National Geographic News Service National Geographic Society Washington, D.C. 20036
Only a few thousand remain today: monstrous, shrieking, potbellied marvels that helped usher mankind into the industrial age.
'This machine has a lot of sentimental value,' says Wilbur Engle, a 78-year-old Easton, Maryland farmer, as he perches on the steam engine that once belonged to his father. 'Folks didn't have any other kind of mechanization at the time, and this machine seemed like magic.'
Bedecked with American flags, this two-cylinder steam engine puts on a show for visitors to the 16th annual fair of the Tuckahoe Gas and Steam Association in Easton, Maryland.
Engle used to accompany his father on winter sojourns in the woods of Maryland's Eastern Shore, taking the family steam engine from farm to farm and connecting it to a round saw that split trees into clean strips of wood.
In their heyday, steam engines did a lot more than that. They also threshed wheat, milled flour, pumped water, and crushed stones.
Now Engle keeps his engine, along with two others he bought and restored, for display at such events as the Tuckahoe Steam and Gas Show here one of 540 such exhibitions held annually in the United States and Canada.
At the Tuckahoe Show, part country fair and part outdoor museum, the old engines are treated with reverence. The grounds are loud with the hissing of steam, the air redolent of wood burning in the furnaces.
Attractions on the 40-acre fairgrounds include parades, craft sales, horseshoe pitching, and country music. But most impressive are the engines, which tremble as they pour their usable energy into iron-heavy industrial and agricultural machines such as sawmills and threshers.
During this year's three-day show, some 4,000 spectators of all ages mill around the freshly painted engines and talk with owners, who share their mechanical know-how and swap collectors' magazines.
Demonstrations run simultaneously all over the grounds. A steam-powered rock crusher grinds stones to powder. Plow horses brought in by Amish farmers from Pennsylvania turn a wheel to power a machine that cuts cedar into shingles.
Steam technology developed in the mid-1850's, and engines proliferated. But many were converted to scrap metal during the two world wars.
Steam and gas shows featuring the survivors began in the 1950's as reunions of 'threshermen' farmers who took their steam engines from farm to farm to thresh wheat. The first complete directory of the fairs was published 15 years ago by the Steam gas Publishing Company, an organization formed by aficionados of the machinery.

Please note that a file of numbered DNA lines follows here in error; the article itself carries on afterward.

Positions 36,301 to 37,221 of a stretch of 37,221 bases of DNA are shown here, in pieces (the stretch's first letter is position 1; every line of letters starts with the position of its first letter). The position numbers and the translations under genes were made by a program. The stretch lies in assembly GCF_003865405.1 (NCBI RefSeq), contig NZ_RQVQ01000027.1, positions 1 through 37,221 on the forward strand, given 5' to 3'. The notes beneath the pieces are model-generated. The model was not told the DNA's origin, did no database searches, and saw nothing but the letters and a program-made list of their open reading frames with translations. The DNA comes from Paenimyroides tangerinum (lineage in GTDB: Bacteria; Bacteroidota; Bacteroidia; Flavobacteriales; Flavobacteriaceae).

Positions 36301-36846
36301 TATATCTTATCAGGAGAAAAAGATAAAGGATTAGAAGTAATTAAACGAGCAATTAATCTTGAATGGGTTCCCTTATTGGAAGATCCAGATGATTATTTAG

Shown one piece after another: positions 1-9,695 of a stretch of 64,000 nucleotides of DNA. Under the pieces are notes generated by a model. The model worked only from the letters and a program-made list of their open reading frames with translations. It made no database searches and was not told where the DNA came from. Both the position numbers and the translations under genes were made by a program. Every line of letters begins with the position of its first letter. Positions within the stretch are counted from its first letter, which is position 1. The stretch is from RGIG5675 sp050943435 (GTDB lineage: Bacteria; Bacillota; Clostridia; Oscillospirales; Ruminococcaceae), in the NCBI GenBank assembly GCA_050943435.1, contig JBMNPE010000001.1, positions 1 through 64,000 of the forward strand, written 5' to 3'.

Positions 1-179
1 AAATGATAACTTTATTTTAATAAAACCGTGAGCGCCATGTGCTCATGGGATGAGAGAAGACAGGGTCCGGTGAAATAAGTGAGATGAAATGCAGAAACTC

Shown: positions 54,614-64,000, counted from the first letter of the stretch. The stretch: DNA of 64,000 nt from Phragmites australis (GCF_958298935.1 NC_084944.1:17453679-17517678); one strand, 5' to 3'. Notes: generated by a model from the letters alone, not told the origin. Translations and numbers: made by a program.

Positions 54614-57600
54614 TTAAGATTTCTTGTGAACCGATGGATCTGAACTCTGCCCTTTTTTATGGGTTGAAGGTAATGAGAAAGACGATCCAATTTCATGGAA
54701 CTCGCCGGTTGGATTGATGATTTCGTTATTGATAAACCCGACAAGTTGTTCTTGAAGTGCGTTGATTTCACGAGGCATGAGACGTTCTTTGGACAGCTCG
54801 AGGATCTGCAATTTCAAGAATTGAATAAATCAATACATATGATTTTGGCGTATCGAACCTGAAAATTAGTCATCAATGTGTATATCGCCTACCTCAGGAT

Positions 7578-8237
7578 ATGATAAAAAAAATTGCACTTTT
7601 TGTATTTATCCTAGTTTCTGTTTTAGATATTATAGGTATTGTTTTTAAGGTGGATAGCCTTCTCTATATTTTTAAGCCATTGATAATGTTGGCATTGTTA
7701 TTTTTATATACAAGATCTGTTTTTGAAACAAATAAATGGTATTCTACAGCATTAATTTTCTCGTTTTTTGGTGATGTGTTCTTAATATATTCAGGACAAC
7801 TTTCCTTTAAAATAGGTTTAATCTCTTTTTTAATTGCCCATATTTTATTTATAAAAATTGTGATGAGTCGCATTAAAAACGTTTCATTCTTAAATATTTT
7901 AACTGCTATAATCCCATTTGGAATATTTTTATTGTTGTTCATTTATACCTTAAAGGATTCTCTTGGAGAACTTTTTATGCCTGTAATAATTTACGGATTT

Engle is the resident expert at Tuckahoe. He runs the sawmill, attaching his engine by a belt to the round saw. He also runs the wheat thresher, a funnel-equipped Rube Goldberg apparatus the size of a suburban yard.
A 70 year old one-cylinder steam engine drives this threshing machine at the Tuckahoe show. Multipurpose engines have been operating since the 1850s.
'I think people come to these fairs to see how things used to be,' says Tom Booze, president of the Tuckahoe Gas and Steam Association. 'Plowing and harvesting was done in the hottest time of the year. These machines run at temperatures of 250 degrees from sunup to sundown. I don't think the younger generation realizes what kind of labor went into building this country.'
Most collectors restore their own machines, a task that requires months of labor. Because of high transportation costs, most of the machines are bought locally from abandoned farms or from other collectors.
The boilers must pass a government inspection before they can run, and new parts have to be custom-cast at the foundry. Old engines may cost as much as $15,000; restoration adds thousands more. Owners aren't paid to display their machines.
Bill Cep, who works at a nearby supermarket, owns three engines; one of them, built in 1885, is the fair's oldest. He says that even though the machines strain his budget, he feels he is doing a service by keeping the relics in good repair: 'I like to know they won't just die away and be forgotten.'
For most of the spectators, the fair is simply entertainment. At noon the activity comes to a halt, and lines form at an outdoor eating area. Fairgoers are served piles of Eastern Shore fried chicken, corn, and string beans.
An hour later, as the crowds clear off the picnic tables, the steam whistles screech and the clock again turns back a hundred years.